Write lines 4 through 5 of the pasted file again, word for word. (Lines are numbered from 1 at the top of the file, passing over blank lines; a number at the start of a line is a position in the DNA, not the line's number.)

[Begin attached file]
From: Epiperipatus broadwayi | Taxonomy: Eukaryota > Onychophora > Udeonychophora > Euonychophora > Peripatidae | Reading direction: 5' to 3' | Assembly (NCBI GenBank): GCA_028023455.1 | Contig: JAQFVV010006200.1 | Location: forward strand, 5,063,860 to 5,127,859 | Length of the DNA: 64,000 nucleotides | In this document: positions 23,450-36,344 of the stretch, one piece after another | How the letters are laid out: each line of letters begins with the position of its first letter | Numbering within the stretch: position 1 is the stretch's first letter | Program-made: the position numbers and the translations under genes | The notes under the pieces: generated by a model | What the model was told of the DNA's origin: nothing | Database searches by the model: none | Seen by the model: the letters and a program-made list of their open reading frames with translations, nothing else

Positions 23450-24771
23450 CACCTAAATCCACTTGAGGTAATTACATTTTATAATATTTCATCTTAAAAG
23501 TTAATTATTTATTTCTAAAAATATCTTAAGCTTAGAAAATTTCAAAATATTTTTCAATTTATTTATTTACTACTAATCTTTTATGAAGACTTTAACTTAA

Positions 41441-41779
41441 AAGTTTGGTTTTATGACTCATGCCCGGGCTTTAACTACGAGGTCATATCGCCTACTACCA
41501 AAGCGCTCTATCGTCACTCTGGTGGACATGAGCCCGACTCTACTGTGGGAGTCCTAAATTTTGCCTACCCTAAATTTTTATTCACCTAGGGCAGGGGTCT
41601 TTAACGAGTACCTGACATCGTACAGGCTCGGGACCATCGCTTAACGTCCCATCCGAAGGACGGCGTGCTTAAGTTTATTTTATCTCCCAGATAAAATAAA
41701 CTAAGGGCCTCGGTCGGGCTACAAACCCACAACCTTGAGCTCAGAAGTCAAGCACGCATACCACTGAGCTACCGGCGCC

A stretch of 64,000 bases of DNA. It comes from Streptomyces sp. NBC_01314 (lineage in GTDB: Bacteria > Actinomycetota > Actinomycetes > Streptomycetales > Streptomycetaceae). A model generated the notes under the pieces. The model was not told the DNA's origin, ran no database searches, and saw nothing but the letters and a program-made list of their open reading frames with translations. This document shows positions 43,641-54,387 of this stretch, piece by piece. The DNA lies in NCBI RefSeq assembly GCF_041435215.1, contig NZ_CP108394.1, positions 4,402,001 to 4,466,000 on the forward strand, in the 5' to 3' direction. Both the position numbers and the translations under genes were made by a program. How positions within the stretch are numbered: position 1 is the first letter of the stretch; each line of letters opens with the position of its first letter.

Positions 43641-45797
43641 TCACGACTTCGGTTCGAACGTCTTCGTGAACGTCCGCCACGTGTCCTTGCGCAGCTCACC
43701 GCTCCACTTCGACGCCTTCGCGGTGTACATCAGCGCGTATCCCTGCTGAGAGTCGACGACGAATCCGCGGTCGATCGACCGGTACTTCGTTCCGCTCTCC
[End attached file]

23501 TTAATTATTTATTTCTAAAAATATCTTAAGCTTAGAAAATTTCAAAATATTTTTCAATTTATTTATTTACTACTAATCTTTTATGAAGACTTTAACTTAA

Positions 41441-41779